When we catch the headlines about the rail debate (when we can see past the happily panicked headlines about the economy that the media generates), we get the sense that, like in most emotionally charged issues, a bigger picture or context is being lost.  Some people want it to ease traffic, some want it because it will reduce dependence on oil, and others oppose it because it will cost them money for little personal benefit, or they worry about the disruptive impacts, or maybe they don’t like the mayor.

But we have a very challenging situation (and not just us in Hawai’i [we just feel more threatened], most of modern society) that we need to begin to seriously address: the built environment that we grew up with was designed without any sense of the long-term consequences, some of which we are now experiencing: pollution, traffic, energy dependence, sprawl, loss of ‘community’ and social capital, etc…

  • We created the car (the horseless carriage) and figured out how to make bazillions of them
  • The internal combustion engine won out as the basic technology, with cheap oil for fuel
  • We started building cities and towns around the car and its roads, rather than around people
  • We figured out how to create financial mechanisms so that everyone could ‘afford’ multiple cars
  • And cars came to symbolism freedom and independence and have come to be seen as a right of passage into adulthood

So, most of the world we know, and parts of our identity and sense of empowerment come from this history.  If you tried suggesting that people need to give up their cars, you’d be ignored almost out of hand.  Not just because it represents personal freedom but also because they would have an extremely difficult time getting to all of the things they need to get to in one day.  Yet it seems very clear that if we are to achieve the kind of sustainable world and enjoyable lifestyles that we all say that we want, then we do need to seriously and critically examine alternatives and opportunities for transportation systems and communities in Hawai’i.  Rail is certainly one possibility, but even if it’s not the one we ultimately go with, we have to continue to make very serious (and not necessarily costly) changes to our transportation behavior and options.  The context is much bigger than the mayoral debates might focus on, and the stakes ultimately are much higher for the next 20 years of Hawai’i’s future.

Not incidentally, we will be exploring options and alternatives for our transportation and mobility at our annual Hawai’i Futures Summit this October 3 and 4.  Check it out and join us.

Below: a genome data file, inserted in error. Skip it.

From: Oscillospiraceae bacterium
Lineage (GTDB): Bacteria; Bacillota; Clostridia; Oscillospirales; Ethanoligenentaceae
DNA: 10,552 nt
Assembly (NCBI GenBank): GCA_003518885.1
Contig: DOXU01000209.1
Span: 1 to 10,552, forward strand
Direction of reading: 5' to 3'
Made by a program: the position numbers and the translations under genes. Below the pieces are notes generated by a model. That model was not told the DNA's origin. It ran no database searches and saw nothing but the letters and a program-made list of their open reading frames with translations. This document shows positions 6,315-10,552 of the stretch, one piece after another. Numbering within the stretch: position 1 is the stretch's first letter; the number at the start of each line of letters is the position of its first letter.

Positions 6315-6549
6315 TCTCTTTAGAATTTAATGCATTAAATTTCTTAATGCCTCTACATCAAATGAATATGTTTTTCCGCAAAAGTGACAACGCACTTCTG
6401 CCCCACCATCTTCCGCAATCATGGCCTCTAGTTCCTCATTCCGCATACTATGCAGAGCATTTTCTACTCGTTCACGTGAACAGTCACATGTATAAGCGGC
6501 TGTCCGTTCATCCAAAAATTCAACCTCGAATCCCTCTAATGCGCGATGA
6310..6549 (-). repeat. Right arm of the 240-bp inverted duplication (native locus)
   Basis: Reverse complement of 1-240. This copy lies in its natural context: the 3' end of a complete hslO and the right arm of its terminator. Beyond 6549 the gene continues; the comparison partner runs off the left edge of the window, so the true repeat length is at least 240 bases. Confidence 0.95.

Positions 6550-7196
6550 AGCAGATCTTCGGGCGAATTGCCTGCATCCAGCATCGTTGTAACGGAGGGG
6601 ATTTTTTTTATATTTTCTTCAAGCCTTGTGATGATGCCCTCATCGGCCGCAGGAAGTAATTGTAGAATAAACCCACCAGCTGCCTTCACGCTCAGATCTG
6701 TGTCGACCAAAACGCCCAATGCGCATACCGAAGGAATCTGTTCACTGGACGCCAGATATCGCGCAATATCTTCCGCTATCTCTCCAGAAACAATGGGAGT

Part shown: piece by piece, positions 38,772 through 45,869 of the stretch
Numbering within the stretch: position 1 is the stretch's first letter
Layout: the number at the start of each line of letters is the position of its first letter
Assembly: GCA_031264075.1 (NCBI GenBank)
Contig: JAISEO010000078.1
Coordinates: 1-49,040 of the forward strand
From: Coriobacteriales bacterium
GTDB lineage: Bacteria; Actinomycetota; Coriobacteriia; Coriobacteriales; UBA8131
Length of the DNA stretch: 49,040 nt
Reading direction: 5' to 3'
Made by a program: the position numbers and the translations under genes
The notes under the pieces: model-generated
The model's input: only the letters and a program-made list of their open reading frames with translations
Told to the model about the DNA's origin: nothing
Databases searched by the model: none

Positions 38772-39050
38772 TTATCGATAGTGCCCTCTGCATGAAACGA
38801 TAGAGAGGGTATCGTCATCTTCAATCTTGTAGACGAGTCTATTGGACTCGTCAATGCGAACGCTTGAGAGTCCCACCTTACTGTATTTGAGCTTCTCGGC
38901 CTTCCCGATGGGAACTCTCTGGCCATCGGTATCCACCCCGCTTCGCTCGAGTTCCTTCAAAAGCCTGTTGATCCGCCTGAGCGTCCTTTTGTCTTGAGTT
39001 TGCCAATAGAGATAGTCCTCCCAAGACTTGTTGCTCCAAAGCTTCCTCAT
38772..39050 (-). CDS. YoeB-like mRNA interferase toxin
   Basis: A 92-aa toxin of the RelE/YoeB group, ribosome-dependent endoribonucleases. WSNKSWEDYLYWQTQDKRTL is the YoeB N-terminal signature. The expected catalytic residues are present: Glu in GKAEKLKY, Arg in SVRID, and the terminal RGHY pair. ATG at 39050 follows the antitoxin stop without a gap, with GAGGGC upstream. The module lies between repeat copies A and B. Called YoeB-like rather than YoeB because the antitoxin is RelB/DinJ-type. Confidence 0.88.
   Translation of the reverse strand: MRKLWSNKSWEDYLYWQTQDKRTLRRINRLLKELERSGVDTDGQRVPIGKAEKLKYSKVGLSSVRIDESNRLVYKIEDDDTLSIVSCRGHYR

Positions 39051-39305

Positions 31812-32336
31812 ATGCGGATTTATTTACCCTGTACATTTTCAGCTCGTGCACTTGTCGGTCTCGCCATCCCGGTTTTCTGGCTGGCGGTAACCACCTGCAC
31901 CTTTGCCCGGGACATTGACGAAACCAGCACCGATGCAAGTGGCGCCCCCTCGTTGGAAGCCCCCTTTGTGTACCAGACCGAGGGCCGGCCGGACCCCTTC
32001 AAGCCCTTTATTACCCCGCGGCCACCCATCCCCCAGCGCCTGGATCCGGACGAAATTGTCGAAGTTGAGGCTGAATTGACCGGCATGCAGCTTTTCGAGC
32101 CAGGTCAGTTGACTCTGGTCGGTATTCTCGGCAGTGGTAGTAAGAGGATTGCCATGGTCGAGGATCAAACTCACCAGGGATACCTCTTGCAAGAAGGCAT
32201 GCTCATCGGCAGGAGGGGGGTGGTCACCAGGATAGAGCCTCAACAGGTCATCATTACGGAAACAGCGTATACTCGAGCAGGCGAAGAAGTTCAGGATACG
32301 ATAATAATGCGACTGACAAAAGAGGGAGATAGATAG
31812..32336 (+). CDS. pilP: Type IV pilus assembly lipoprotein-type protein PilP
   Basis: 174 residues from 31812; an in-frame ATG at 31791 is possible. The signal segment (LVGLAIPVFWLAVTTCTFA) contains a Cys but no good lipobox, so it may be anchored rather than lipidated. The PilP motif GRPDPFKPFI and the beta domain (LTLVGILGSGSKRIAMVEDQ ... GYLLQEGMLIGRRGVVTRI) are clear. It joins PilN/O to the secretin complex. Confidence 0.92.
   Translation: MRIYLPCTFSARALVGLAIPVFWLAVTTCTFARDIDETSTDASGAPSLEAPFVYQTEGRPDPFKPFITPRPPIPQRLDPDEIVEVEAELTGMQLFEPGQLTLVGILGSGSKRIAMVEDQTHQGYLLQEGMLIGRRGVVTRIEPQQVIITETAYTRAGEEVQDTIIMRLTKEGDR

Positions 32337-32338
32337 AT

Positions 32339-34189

Filed under: Built Environment, Hawai'i, Sustainability, Transportation

Paper from Not-Trees

Scan: WorldChanging.org had a recent article on Canada trying out wheat pulp to produce paper rather than from the more traditional trees.  These are exciting types of experiments and innovations: striving for an indefinitely maintainable lifestyle that doesn’t simultaneously ask us to go back to a pre-industrial society.

Thoughts: I think the importance of these types of experiments, just like trying to use corn to make biodegradable plastics, are that they hint at the broader array of strategies that we have to begin to invest in.  In terms of making change, at least the kinds of dramatic and systemic changes that many people are hoping for, it is unlikely to come from a single strategic thrust, like grass-roots ‘do-your-part’ movements.  Getting everyone to use CFLs makes everyone feel good, but it doesn’t in any way alter the system: how electricity is generated, how houses and light bulbs are manufactured and distributed across the planet, or how we work at ‘jobs’ to make ‘money’ to ‘buy’ these things at ‘stores,’ to which we drive on asphalt surface roads in ‘cars.’

An array of strategies, each aimed at a different leverage point, is important.  Attention and resources have to be drawn to investing in the next set of technologies that will undergird a 21st century lifestyle, and these technologies come from more than just energy: they certainly have to include things like paper, plastics, and electronics.  So, our question comes to: what are the array of strategies that Hawaii as a collective can employ to effect the kinds of changes so many seem to want?  What (realistic) roles can Hawaii imagine for itself within the national and global drive towards a different economy and a different impact on the planet?

Filed under: Hawai'i, Sustainability, Technology

Hawai’i: the Reboot

2 days. 200 innovators. A new future for Hawai'i.


The Hawai'i Futures Summit 2009 October 16 and 17, 2009


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Vision Foresight Strategy

We work with organizations to anticipate strategic change and to craft the strategies that will shape their desired futures.


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SummitNet

Summit Net is the network for people who are concerned with the big picture, rule-changing possibilities for Hawai'i's futures.